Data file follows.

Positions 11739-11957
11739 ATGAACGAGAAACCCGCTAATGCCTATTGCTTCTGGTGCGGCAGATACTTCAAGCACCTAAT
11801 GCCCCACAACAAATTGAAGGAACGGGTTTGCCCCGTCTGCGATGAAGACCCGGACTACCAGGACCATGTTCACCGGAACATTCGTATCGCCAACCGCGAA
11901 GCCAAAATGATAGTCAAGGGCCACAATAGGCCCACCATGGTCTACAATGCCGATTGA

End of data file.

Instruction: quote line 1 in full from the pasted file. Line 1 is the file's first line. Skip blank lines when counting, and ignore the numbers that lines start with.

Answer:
Positions 11739-11957